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Tuesday, October 13, 2015

Rider Slump

Have you been all charged up for endurance riding and all of a sudden you can hardly put one foot out the door to ride?  Let's examine some possible causes that might be putting a kink in your ride.

  • Can't Fit Rides Into Your Schedule

Sometimes we in the human condition just have too much on our plates.  The timing of things seems to never work out, other things interrupt the ability to get a groove going.  All we see is those long rides looming ...out there, and the time commitment that goes with that long slow distance riding.  It can be overwhelming, trying to fit jobs, educational goals, family time, and fitness all into so many hours in a given day.  The fix?   Actually schedule those long rides.   Talk to family and work about getting your scheduled activities planned ahead.  Once you carve out a date for a long slow distance ride that you know you may spend 3-5 hours on, if you have to schedule PTO for one a month (for the first couple of months), and schedule your short rides as well for a few times a week.   Another alternative is to have someone ride those long rides for you if you have an equestrian friend that has a similar riding style.  Once you are competing, the rides themselves will become your long rides and substitute as conditioning (as well as competition).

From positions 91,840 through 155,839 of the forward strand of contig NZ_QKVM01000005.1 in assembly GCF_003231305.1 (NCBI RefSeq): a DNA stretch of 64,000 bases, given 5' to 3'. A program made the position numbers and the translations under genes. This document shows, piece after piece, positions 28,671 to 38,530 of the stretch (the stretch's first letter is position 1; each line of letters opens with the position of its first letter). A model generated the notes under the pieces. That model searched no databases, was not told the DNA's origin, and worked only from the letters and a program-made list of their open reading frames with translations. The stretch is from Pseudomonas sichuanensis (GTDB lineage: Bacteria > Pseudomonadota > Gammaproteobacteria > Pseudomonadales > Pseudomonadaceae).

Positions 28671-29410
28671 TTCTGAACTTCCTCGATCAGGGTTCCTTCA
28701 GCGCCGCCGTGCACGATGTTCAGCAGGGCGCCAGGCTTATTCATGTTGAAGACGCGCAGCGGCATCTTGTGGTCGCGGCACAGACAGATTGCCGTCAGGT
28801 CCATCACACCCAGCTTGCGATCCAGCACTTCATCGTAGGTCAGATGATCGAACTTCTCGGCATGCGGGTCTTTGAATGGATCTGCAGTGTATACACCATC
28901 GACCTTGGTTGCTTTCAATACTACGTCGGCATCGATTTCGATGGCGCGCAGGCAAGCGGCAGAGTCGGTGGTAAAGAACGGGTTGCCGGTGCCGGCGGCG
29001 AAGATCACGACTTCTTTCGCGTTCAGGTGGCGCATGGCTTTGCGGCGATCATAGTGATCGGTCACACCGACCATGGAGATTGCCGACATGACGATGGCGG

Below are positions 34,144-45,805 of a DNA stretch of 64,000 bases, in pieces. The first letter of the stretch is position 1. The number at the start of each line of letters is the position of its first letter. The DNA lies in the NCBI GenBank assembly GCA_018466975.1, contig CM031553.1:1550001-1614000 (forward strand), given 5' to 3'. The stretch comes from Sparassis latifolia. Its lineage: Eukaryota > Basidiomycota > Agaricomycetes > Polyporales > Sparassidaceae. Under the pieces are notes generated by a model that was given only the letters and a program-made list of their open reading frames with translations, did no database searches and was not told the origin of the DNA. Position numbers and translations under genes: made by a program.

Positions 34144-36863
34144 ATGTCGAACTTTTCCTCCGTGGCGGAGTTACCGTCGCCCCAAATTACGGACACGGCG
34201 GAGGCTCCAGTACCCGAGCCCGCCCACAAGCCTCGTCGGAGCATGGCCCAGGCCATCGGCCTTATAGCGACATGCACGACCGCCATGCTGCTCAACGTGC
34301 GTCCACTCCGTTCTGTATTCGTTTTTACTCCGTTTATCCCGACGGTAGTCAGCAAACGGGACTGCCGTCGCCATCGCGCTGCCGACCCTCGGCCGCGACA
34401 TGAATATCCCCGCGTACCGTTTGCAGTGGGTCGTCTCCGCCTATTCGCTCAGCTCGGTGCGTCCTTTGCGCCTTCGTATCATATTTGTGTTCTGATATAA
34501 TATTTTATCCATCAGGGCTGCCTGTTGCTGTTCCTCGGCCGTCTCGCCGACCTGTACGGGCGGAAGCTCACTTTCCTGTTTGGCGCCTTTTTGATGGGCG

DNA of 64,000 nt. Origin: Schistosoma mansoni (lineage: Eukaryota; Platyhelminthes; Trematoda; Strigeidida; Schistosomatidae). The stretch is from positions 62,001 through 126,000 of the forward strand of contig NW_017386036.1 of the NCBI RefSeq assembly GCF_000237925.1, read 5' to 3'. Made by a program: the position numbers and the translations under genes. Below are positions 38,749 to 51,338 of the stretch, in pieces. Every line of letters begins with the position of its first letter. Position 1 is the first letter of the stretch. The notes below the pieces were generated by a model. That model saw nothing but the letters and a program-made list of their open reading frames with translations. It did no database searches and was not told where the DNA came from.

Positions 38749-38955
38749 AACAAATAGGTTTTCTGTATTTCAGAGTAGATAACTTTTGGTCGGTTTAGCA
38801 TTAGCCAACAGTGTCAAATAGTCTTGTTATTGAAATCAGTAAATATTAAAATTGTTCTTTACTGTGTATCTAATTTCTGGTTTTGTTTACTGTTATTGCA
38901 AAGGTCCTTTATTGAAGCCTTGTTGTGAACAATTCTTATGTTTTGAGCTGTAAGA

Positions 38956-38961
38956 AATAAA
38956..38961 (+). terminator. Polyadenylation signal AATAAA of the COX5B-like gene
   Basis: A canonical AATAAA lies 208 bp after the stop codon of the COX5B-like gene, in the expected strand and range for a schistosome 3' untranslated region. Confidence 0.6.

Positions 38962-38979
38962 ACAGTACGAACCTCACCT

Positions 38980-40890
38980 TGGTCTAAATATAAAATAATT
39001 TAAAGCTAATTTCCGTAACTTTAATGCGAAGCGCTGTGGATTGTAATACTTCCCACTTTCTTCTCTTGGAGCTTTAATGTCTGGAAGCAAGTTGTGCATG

• I'm just freaking tired...
Well---maybe that is true.  Maybe being tired is it in a nut shell.  If so grant yourself a week off.  The sky will not fall.  Cut back your horse's feed, and enjoy some R&R.    Maybe what you are equating to being tired is actually a health or fitness issue.  If your doctor says you are good, then think about walking some uphills with your horse every time you go out, or jogging along on a flat, or whatever physical activity you find most pleasurable to build your stamina.

  • It costs too much!
If you cannot afford to go to many rides, then plan one special ride each season, or two that really get you excited!  Or make a ride your vacation and go somewhere you've never got to ride before.   Or decide to stick with a local ride and plan to do the best you've ever done before.  Think outside the box.

  • My horse has lost her get up and go.

Maybe a week of a R&R would be good for your horse!  Or maybe the horse is trying to tell you they are not feeling well in some way.  Listen and figure it out.    Resolve that thing, and then get back on track.  Talk to other experienced riders and perhaps your vet.  It could be an electrolyte issue, a feed problem, or just a plain old I'm worn out and need to be a horse for awhile thing.  But a horse that is normally eager and now isn't performing well, is communicating.  Listen!

  • I'm over it.
We hope you aren't, but you know what...if you are, that is okay.  Not everything in life is forever, but we hope you'll stay ♥


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